You know the line: "Just when I thought I was out, they pull me back in." It's Pacino, complaining about the mob in Godfather III (or maybe about the Hollywood culture that got him to do the much-derided second sequel). Here I'm talking about the world of Nabokov controversies. Some pretty rough characters in that mob, too. You don't want to get on the Don's bad side.
Anyway, I had just emerged from several years of contention over the manuscript of Nabokov's last novel, The Original of Laura. (You remember: He'd enjoined his heirs to burn the pencil-written index cards of the fragmentary draft. His son Dmitri, after much agonizing—and public prodding from me—had decided to publish it.
In the course of writing about it, I had changed my position on whether Nabokov's burn order should be carried out at least twice—the whole thing was exhausting. Though I must admit that when it finally came out last fall, I was at least ambivalently pleased at ending up in the Laura acknowledgments, despite ultimately opposing publication. I spent a lot of time trying to get Dmitri Nabokov to make up his mind. I deserved to be acknowledged.
But things seemed to have settled down since the book came out. Then, like I said, I found myself dragged back again. More willingly this time because it was a controversy over what I regard as Nabokov's greatest work, his 1962 novel, Pale Fire.
Just about a month ago, when I was out of the country, I got a voice-mail from an old friend, Mo Cohen, who offered to show me a new Nabokovian objet d'art that is likely to touch off the next big Nabokov controversy. One that takes us deeper into the heart of the work of perhaps the greatest novelist of the past century than the dispute over Laura did. And one that's similar to the Laura affair in that it once again tempts us into divining a dead author's intentions.
I'd met Mo years ago on the mean streets of SoHo (when he was running the lamented Spring Street Books) and knew that he now ran a distinguished art-book publishing house called Gingko Press on the West Coast.
He said he wanted to send me something, an object, an icon of sorts. A black-bound mock-up of a stand-alone edition of the poem "Pale Fire," the 999-line centerpiece of Nabokov's novel Pale Fire, an edition that he and Manhattan artist Jean Holabird intended to publish this November. I realized as he described this unique object, part book, part artwork, part literary manifesto, that he was talking about something more than some coffee-table-deluxe-edition-type thing. With the publication of "Pale Fire" as a stand-alone poem, Mo was throwing down the gauntlet, challenging the world's most avid Nabokov readers and critics, telling them that for 50 years, most of them had gotten a central aspect of, arguably, his greatest work flat wrong.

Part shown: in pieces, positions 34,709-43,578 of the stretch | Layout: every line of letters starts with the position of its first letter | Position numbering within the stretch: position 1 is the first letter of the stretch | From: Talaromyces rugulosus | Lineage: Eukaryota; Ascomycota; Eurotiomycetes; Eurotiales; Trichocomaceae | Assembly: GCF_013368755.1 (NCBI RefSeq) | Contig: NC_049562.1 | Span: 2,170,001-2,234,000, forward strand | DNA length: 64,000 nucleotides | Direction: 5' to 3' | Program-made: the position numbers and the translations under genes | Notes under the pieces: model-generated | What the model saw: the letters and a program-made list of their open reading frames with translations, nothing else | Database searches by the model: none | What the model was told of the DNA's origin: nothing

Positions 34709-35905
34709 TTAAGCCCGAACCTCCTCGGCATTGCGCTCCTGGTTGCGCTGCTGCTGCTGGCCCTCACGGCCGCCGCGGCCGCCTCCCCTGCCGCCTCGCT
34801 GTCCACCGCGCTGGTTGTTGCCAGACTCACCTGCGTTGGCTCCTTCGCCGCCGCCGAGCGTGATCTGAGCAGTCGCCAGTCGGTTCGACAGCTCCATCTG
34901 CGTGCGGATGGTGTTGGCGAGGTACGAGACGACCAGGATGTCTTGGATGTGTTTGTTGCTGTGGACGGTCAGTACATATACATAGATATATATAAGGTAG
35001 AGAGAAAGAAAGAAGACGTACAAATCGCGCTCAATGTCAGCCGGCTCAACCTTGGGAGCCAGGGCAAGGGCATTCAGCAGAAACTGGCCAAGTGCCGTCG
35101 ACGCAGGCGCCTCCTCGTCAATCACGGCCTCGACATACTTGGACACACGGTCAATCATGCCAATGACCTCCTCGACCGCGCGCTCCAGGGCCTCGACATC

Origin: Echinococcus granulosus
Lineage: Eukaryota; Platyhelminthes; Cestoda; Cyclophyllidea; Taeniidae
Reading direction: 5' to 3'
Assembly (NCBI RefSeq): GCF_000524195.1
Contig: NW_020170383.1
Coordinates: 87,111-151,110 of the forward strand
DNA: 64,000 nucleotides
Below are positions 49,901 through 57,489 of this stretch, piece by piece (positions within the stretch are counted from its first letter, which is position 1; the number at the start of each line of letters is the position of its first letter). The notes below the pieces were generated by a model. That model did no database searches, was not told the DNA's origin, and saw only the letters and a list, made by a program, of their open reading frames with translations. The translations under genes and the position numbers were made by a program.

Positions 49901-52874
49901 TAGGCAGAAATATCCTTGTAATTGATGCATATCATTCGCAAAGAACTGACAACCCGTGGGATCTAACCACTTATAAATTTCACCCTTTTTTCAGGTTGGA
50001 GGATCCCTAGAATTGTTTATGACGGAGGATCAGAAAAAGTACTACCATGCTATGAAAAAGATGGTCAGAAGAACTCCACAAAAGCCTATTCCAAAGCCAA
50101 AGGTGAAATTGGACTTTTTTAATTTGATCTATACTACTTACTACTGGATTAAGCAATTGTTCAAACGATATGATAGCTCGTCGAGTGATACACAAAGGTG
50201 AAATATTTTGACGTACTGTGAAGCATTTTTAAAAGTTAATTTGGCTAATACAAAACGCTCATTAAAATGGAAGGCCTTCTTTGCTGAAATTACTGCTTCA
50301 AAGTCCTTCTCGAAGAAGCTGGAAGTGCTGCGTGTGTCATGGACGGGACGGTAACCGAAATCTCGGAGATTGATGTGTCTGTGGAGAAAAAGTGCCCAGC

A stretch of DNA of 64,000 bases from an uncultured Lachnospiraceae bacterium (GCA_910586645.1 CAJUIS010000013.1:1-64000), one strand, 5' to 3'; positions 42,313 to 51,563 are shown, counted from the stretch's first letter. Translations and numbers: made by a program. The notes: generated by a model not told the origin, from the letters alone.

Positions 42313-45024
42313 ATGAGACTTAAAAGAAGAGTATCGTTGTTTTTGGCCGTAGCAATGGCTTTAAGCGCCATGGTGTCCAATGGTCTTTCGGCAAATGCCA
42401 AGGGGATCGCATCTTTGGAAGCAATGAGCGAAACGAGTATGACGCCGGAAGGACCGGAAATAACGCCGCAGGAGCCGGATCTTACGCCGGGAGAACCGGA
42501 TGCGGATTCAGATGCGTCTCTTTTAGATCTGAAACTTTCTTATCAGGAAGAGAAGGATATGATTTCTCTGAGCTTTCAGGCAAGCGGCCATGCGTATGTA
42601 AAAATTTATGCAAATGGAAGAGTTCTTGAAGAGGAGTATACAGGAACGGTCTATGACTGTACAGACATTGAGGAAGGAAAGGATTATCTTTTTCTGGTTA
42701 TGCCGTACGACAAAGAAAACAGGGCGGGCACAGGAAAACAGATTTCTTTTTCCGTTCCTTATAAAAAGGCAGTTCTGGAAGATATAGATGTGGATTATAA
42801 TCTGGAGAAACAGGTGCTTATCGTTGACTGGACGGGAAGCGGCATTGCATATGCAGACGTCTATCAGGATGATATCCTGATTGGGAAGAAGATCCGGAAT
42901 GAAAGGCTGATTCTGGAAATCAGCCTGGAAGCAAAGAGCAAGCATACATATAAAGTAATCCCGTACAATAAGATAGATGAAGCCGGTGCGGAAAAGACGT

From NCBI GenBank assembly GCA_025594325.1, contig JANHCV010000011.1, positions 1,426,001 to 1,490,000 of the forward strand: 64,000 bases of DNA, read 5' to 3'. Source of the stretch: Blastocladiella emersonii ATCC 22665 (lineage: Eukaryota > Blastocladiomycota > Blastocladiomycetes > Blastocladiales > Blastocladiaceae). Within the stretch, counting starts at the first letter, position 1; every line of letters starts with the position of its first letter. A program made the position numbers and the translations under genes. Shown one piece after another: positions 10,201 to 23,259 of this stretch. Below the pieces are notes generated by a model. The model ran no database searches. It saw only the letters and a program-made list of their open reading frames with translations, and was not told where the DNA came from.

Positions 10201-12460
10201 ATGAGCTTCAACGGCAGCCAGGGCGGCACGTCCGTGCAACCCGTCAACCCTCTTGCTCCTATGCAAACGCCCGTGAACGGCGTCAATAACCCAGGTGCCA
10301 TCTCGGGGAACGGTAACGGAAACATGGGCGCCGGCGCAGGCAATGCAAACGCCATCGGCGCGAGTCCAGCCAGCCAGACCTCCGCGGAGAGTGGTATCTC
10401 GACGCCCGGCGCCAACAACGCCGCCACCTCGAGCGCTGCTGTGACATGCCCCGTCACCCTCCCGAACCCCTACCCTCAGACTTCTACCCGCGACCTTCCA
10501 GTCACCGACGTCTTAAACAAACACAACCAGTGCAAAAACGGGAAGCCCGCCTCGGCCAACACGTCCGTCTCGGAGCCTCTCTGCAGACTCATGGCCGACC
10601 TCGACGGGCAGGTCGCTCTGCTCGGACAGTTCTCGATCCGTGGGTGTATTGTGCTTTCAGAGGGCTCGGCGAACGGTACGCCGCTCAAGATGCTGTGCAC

Please, people, control your excitement. I know, I know, this may seem to be more esoteric, it doesn't have the built-in intrigue of a manuscript in a Swiss safe-deposit box. But it's no tempest in a teapot, not to those familiar with the long-simmering controversy over the poem "Pale Fire." And with the unbearable beauty and delight both the poem and novel offer. But when you're dealing with how to read—on the most basic level—the central node of perhaps the greatest work of the supreme artist of the English language of our era, the stakes are high and worth, I believe, my attempt to explain what it's all about for non-Nabokov readers. (Needless to say, I'd prefer all of you latecomers to run out to read or reread the novel; it is a work of pure pleasure, eminently accessible, sometimes laugh-out-loud funny, despite its deceptive "experimental novel" outer architecture.)
But for those reluctant or unable to do that right away, let me give you the Pale Fire basics. Published in 1962, seven years after Lolita's scandalous success, it almost seemed designed to fend off readers and critics who mistakenly associated Nabokov with sensational transgressive salaciousness.
First, we read a brief, strange foreword written by someone who calls himself Charles Kinbote. Kinbote (who turns out to be a delusional madman not really named Kinbote) tells us he's absconded with a pile of index cards, the nearly completed manuscript of a poem written by a neighbor of his, John Shade, left behind after Shade was murdered.
The poem—the text of which follows the foreword—is called "Pale Fire" (after Shakespeare's line: "the moon's an arrant thief,/ and her pale fire she snatches from the sun," with all its resonance of the relationship between reality and its reflection/afterlife in art.) Kinbote, it becomes apparent, is an arrant thief as well; his "Pale Fire" he's snatched from the dead man's widow.
As we read the footnotes that follow the text of the poem, it is revealed that Kinbote has taken the stolen index cards and fled to a cheap motel in the American West, where he is madly scribbling delusional footnote annotations to "his" edition of the poem. In the footnotes he makes a desperate but comically inept attempt to prove the poem is "really" about him, Kinbote, and his exotic history as "King Charles the Beloved," the deposed and exiled ruler of an exotic "northern land" called Zembla and the real target of the bullet that killed his neighbor and colleague, Shade.
Got that straight? What gives the novel its postmodern, experimental look is that the bulk of it, some 230 pages that follow the 999-line poem, is made up of Kinbote's numbered and often long and meandering explicatory footnotes keyed to the poem's lines. Not a traditional novelistic form to say the least. It's as if T.S. Eliot made a madman's novel out of the footnotes to the "The Waste Land."